North Korea on Monday glorified the death of six workers from a mine collapse in January as heroic sacrifices in a speedy work campaign ordered by leader Kim Jong-un in his New Year's message.
In a rare revelation of a deadly accident, North Korea's Rodong Sinmun, the country's main newspaper, carried a report expressing condolences for the people who died in a mine in the southwestern province.
Seven miners were trapped on Jan. 9 as a roof in the mine collapsed with only one being rescued, it added.
"They had an avid aspiration to invite the supreme leader to their mine someday. They are powerfully marching on the path toward an eternal life in the era of 'Mallima'," the newspaper said.
Mallima refers to an imaginary horse that can run extreme distances at a very high speed and the term is used in North Korea to highlight the country's push to get people to accomplish tasks in a speedy manner.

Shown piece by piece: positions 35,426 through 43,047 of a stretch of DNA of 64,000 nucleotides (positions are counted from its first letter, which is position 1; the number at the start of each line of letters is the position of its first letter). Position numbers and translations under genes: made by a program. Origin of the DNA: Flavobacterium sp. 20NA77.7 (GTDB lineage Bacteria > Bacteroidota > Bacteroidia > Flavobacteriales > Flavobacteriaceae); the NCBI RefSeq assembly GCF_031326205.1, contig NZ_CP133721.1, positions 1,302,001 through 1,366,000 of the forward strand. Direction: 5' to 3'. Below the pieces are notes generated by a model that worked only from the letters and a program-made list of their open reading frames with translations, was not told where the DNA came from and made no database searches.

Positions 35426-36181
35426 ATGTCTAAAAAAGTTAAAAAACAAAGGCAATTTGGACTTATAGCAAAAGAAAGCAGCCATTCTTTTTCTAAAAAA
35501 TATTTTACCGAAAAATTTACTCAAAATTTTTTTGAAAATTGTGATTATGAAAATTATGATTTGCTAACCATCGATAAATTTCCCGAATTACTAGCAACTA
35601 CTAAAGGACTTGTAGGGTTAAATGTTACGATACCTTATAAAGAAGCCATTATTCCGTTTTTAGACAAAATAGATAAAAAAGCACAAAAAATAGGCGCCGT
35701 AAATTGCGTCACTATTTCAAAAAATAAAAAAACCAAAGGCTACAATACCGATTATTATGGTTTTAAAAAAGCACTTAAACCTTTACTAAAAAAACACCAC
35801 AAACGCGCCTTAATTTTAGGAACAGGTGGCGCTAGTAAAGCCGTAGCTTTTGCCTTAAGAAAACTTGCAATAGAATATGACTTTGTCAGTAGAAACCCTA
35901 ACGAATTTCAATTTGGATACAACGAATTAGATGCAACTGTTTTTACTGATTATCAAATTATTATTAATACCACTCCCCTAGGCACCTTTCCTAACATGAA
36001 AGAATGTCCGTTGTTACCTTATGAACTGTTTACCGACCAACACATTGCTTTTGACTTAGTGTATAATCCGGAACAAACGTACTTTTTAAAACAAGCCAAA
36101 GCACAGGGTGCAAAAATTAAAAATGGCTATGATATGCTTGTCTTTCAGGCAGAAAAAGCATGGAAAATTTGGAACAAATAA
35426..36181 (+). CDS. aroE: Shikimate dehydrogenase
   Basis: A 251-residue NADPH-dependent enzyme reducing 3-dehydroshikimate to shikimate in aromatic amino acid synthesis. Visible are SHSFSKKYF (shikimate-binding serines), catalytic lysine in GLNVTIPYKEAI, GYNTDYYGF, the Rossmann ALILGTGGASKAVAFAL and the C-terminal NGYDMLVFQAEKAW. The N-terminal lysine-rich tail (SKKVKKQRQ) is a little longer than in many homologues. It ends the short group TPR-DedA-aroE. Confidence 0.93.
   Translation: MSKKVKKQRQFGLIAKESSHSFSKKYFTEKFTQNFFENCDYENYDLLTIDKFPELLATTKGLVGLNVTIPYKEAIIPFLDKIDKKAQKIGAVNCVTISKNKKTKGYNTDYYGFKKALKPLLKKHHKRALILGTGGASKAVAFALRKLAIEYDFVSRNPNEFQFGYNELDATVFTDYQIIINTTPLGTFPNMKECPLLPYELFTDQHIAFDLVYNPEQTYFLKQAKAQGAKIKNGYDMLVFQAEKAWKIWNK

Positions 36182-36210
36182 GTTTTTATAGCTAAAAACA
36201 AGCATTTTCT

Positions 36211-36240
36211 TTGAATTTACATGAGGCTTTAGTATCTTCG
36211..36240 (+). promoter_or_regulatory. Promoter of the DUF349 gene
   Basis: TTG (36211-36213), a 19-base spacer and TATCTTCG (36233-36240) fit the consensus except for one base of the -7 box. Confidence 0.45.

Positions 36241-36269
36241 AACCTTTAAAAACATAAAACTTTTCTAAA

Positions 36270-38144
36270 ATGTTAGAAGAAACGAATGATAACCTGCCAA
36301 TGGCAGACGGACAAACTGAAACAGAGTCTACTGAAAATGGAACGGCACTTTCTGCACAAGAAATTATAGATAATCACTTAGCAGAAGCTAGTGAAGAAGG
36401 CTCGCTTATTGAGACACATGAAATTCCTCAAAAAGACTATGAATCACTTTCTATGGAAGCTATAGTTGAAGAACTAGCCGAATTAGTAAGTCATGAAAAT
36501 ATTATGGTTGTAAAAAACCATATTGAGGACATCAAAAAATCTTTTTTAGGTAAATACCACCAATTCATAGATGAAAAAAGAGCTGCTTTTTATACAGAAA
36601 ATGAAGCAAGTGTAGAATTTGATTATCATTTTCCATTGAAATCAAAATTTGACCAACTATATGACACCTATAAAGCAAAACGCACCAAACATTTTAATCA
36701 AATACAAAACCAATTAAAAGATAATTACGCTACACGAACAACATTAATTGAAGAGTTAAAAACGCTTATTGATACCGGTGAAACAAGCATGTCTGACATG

The North's report is seen as using their deaths as an exemplary case for the mobilization of laborers.
Seoul's unification ministry said in January that North Korea may launch another work-hard drive this year to carry out orders from its leader.
Last year, North Korea staged so-called 70-day and 200-day campaigns of loyalty in an apparent bid to give the impression that it had not been affected by tough international sanctions.
A campaign of loyalty is North Korea's tactic to mobilize its people to maximize production in a set period of time. (Yonhap)